Frog City RV Park, Duson, Louisiana © Rex Vogel, all rights reserved

Keystone RV Company

Keystone RV Company (Keystone) is recalling certain 2019-2020 Crossroads Sunset trailers, model 242BH. The interior range cooktop is installed in a cabinet that may not be entirely sealed from the furnace cavity. As a result, during furnace operation, the interior range cooktop burner flame may invert.

Keystone will notify owners, and dealers will inspect the interior range cooktop with the furnace running, sealing it as necessary, free of charge. The recall is expected to begin December 16, 2019. Owners may contact Keystone customer service at 1-866-425-4369. Keystone’s number for this recall is 19-362.

Hilltop RV Park, Fort Stockton, Texas © Rex Vogel, all rights reserved

Outdoors RV Manufacturing (ORV)

Outdoors RV Manufacturing (ORV) is recalling certain 2019-2020 Trail Series MTN TRX 22TRX toyhauler travel trailers. The axles may be incorrectly mounted too far forward, potentially causing light tongue weight on the tow vehicle.

ORV will notify owners, and dealers will move the axles 10 inches back towards the rear of the trailer to increase the tongue weight, free of charge. The recall is expected to begin October 21, 2019. Owners may contact ORV customer service at 1-541-962-1866, extension 222. ORV’s number for this recall is 2019-001.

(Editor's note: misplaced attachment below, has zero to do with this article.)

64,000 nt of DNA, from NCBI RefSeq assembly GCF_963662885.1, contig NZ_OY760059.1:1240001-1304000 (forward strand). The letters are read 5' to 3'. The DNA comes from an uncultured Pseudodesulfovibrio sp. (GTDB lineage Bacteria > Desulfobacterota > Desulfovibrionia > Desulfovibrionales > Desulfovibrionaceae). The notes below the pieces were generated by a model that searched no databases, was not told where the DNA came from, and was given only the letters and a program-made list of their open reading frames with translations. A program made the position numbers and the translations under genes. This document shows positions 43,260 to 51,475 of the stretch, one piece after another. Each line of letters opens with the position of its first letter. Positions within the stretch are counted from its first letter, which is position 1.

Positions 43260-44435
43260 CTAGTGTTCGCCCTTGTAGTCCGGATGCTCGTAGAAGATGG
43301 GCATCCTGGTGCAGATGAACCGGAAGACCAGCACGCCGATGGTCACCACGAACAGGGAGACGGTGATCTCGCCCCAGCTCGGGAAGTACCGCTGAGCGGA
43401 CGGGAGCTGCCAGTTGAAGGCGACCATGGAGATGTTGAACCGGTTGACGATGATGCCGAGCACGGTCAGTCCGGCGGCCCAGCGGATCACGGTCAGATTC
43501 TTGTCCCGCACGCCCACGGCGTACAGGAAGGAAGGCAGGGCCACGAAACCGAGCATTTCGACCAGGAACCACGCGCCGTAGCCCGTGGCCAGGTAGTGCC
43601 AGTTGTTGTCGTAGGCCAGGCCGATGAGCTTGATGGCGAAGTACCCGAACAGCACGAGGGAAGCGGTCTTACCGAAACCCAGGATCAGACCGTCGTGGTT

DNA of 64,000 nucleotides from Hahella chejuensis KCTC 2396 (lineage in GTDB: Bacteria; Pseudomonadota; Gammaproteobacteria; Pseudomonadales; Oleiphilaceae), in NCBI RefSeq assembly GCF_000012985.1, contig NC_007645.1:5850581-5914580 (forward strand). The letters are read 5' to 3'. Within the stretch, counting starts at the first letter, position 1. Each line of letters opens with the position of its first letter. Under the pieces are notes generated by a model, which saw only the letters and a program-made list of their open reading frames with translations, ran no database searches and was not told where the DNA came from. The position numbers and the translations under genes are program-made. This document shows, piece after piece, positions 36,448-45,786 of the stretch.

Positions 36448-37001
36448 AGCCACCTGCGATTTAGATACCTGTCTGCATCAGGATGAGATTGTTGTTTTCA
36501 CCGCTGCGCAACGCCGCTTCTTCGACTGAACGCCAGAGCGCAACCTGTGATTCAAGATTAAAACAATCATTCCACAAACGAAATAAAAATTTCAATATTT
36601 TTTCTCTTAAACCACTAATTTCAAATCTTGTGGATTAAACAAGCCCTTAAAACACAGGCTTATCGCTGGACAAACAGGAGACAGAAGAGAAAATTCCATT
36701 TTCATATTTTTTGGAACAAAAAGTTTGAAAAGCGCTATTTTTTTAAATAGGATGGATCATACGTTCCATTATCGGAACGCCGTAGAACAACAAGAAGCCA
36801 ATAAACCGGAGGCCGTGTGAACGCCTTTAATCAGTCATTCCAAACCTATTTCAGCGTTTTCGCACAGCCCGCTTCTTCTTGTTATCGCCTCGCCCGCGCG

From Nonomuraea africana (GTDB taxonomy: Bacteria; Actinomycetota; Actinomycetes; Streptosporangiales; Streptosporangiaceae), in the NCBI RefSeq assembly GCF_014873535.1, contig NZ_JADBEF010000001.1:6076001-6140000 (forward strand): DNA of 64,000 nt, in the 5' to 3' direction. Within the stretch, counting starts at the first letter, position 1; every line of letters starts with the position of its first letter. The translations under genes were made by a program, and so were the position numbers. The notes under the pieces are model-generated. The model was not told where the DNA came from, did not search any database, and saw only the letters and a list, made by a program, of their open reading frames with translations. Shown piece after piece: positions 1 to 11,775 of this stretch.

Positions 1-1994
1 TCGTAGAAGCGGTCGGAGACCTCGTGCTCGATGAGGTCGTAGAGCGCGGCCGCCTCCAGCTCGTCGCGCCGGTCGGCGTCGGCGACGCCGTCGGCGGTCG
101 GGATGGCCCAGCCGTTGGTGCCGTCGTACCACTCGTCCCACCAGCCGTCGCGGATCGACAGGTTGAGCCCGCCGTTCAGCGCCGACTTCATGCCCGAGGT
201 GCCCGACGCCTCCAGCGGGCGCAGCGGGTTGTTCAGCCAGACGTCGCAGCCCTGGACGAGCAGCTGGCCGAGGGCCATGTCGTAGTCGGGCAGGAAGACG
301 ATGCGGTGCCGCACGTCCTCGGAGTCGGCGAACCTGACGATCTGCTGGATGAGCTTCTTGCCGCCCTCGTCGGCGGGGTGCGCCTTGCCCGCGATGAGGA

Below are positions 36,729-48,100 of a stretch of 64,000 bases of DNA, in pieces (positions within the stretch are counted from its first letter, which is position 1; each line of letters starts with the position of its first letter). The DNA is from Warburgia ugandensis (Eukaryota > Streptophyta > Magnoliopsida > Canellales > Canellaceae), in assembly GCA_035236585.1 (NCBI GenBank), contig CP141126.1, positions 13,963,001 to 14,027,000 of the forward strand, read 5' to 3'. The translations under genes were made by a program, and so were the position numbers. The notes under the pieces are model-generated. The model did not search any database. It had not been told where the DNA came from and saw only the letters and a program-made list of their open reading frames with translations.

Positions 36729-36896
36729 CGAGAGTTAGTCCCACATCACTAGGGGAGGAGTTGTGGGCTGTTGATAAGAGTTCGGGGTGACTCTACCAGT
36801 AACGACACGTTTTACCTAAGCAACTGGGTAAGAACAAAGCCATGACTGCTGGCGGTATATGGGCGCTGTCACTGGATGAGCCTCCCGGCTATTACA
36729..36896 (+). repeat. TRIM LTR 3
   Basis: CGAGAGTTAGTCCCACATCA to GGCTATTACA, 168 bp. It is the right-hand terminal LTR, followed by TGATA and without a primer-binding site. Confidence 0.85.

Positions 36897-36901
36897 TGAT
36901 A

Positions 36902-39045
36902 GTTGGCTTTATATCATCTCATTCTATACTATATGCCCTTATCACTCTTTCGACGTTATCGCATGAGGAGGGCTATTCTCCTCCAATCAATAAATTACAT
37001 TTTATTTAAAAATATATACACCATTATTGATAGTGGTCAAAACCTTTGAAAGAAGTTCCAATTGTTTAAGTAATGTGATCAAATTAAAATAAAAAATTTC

Lost Dutchman State Park, Arizona © Rex Vogel, all rights reserved

Starcraft RV

Starcraft RV (Starcraft) is recalling 2016 Solstice Travel Star fifth wheel trailers equipped with Atwood on-demand water heaters. The water heaters have a water and gas valve that may cause the water heater to overheat the water in the hot water supply tap.

Starcraft will notify owners, and Atwood dealers will install a water flow adjustment stop key that prevents the recall condition from occurring, free of charge. The recall began on October 23, 2019. Owners may contact Starcraft customer service at 1-800-945-4787 or Atwood customer service at 1-877-546-9074.

Palm Springs-Joshua Tree KOA, California

Gulf Stream Coach

Gulf Stream Coach, Inc. (Gulf Stream) is recalling certain 2020 Amerilite, Conquest, Innsbruck, Grand River, Kingsport and Trail Master trailers. The gas refrigerator compartment may not be properly sealed, potentially releasing carbon monoxide or flammable unburned Liquid Petroleum (LP) gases throughout the trailer.